3) I love doing it. I enjoy seeing things in the world, and I enjoy the craft of forming something beautiful with words.
If you need a fourth reason to start writing – how about the wonderful connection with people all over the world doing the same thing, each noticing one thing properly, writing it down, and sharing it on Twitter, Facebook, on their blogs, and at our forum? Such wonderful words from wonderful writers. Join us today.
Against pristine white clouds, the silhouette of a red kite, with wing-tips like splayed fingers.
Kaspa writes: I say to people that I live a stones throw away from the Malvern Hills – but I’d have to have a strong arm.
I suppose we are on the hills really, but it doesn’t feel like that until you get out of the houses and into the woods and scrub-land a little higher up the slopes.
I’ve not been up to the top for weeks. Last week I felt the urge and resisted, in favour of doing something more useful. By the time I had finished my to do list, rain had swept in and I could no longer see the tops of the hills.
Today I followed the urge to climb.
We’re still feeling some of the weather from the edge of Katia – clouds raced across the sky, breaking up and letting through the bright late summer sun, and as I climbed higher I felt the increasingly strong wind blowing across me and through me.
Our minds and souls are conditioned by the spaces we inhabit. On the hilltop, looking out across the flat Worcestershire plain, it feels like I am not just surrounded by wide open spaces, but that I am somehow a bigger, more open, space myself.
Sitting on the rolling turf I compared the sensations in my body in that moment, to how I feel elsewhere. I am looser up there, more relaxed. I felt more like the proverbial bamboo, or willow, that bends with the wind (like the thinnest branches of the hazel which tipped the underside of their leaves towards me in the gale). A stark contrast to how I sometimes feel sitting at my desk.
Today’s experience of being up on the hills reminds me how important it is for me to go up there. It allows me to connect with something that I find more difficult reach down here. The bigger skies affect my own sense of perspective and the wind blows away thoughts I should have let go of already.
Now, back at my desk, I promise myself that I’ll get up there more often – and that in the meantime (glancing at the piles of junk on my desk) I’ll try and bring some of that space back into the rest of my life.
How does the space you’re in affect you? What are your favorite places to be in? Is there any way you can bring some of that place into your ordinary life?
Yesterday, after mumbling good morning to Fiona, I realised that I didn’t have anything that had to be done. With that thought a wave of tiredness engulfed me and I crawled back under the duvet.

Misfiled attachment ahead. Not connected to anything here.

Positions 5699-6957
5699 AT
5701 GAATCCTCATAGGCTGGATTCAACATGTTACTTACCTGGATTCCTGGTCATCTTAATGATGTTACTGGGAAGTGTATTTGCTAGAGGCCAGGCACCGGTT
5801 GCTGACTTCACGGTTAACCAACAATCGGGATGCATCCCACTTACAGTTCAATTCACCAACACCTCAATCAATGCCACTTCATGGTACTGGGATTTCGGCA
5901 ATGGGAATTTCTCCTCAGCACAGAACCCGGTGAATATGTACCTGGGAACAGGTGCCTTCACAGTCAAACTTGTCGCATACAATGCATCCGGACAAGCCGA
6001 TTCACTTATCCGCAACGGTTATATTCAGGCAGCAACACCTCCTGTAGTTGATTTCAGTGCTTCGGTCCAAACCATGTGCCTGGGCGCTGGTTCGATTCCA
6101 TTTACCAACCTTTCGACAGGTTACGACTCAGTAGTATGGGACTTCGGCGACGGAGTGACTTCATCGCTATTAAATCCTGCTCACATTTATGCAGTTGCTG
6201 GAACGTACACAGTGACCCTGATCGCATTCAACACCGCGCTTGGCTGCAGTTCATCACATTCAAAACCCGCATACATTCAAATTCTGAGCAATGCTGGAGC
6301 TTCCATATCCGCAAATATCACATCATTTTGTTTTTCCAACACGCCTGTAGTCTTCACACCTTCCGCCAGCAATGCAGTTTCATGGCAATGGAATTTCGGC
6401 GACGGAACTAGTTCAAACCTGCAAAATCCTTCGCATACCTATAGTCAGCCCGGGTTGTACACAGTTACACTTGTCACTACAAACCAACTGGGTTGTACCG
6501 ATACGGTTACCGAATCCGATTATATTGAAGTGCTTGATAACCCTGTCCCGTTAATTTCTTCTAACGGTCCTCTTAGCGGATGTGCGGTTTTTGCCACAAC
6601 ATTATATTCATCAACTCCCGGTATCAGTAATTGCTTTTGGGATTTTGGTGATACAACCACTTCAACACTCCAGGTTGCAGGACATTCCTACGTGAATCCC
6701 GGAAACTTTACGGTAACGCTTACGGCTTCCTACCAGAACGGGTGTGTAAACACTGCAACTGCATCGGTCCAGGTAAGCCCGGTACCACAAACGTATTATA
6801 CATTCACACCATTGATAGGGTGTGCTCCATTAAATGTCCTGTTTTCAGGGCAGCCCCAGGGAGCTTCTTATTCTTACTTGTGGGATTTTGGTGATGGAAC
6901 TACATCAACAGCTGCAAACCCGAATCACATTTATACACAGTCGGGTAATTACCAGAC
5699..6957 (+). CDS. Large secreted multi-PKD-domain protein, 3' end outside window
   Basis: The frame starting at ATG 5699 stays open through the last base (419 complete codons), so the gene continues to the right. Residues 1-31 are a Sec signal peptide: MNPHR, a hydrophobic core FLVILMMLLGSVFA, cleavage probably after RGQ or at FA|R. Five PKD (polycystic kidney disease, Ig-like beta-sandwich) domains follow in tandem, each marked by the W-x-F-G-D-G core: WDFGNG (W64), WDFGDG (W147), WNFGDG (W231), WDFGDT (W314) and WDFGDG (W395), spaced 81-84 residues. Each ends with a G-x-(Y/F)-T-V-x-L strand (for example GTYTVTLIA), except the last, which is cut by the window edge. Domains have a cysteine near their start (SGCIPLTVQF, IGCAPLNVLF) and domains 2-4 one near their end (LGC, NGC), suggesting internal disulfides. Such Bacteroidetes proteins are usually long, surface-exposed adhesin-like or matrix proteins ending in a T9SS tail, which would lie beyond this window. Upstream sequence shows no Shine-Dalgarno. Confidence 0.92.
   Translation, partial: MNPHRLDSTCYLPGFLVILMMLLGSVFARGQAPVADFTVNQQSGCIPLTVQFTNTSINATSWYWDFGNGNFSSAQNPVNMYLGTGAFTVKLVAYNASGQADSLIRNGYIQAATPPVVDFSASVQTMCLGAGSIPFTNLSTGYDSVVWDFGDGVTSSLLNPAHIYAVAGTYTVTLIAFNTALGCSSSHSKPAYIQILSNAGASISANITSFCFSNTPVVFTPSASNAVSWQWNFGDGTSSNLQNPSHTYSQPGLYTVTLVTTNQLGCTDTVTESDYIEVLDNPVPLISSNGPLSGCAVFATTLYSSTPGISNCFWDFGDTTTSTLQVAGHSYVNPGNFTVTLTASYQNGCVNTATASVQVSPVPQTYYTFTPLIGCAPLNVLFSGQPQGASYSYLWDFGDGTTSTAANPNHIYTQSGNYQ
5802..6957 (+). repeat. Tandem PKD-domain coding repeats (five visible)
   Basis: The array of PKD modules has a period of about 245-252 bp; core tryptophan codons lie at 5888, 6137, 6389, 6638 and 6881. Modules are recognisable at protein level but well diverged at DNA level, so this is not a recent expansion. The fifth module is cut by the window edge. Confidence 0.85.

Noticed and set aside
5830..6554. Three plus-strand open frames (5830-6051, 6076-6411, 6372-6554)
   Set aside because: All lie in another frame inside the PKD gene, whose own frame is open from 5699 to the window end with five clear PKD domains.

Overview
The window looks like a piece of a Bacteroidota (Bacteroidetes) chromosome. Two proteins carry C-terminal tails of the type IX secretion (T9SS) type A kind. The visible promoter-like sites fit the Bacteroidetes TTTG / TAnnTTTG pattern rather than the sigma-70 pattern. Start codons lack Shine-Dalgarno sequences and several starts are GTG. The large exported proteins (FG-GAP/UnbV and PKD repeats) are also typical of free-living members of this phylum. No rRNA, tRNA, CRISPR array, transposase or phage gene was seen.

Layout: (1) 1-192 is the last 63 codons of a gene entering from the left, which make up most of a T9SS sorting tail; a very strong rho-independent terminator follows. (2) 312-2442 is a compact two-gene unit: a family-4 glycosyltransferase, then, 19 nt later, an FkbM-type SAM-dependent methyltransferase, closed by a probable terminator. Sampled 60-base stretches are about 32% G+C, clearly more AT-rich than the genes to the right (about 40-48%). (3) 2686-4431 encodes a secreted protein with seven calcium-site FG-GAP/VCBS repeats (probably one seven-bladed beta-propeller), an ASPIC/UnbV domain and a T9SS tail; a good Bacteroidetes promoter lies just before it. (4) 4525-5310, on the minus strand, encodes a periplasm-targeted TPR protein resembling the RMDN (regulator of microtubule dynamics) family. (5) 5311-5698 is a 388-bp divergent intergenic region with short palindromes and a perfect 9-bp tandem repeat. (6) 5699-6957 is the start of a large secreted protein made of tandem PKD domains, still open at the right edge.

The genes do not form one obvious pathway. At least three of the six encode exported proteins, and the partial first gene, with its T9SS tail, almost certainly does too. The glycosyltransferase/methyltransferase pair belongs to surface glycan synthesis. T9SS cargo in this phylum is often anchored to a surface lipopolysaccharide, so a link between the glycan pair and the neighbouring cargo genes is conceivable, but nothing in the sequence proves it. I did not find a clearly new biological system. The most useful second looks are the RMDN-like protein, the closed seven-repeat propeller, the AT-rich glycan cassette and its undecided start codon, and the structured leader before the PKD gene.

I was feverish. Boiling hot, but shivering with cold at the same time. I fell into a deep sleep and wild, strange, dreams.
Today I feel much better. For days my body had been telling me to rest, but I’m not always that good at listening to it. I wasn’t ill enough to not go into work (I work away from home three days a week) and when I was at home I didn’t allow myself to rest properly. As soon as I was able to stop, the illness rushed in.
In my experience, if I am able to rest as soon as my body starts sending me that message, the virus doesn’t take hold in the same way as when I keep holding it at bay. If I keep putting energy into being well, not only does that sap my energy and enthusiasm for everything else, but when the bug gets me… it really gets me.
There are two lessons to be learnt here. The first is that I can still do better in listening to the messages my body is telling me, and in learning to rest properly when I’m not working.
When one is one’s own boss, if you don’t work it doesn’t get done. But it’s also true that once the work is done it’s easy to keep sitting at my desk and not working, in the false belief that the longer I’m in the office, the more successful I’ll be.
The second lesson is that I can learn to work and rest better, to work when I am working, and to stop and rest properly when I’ve finished what needs to be done.
If you want to learn to pay more attention to yourself, I’m running our flagship e-course The Art of Paying Attention in September, which includes learning to pay attention to the world, to ourselves, in our relationships and to spirit. Registration closes tomorrow. Click here to join us.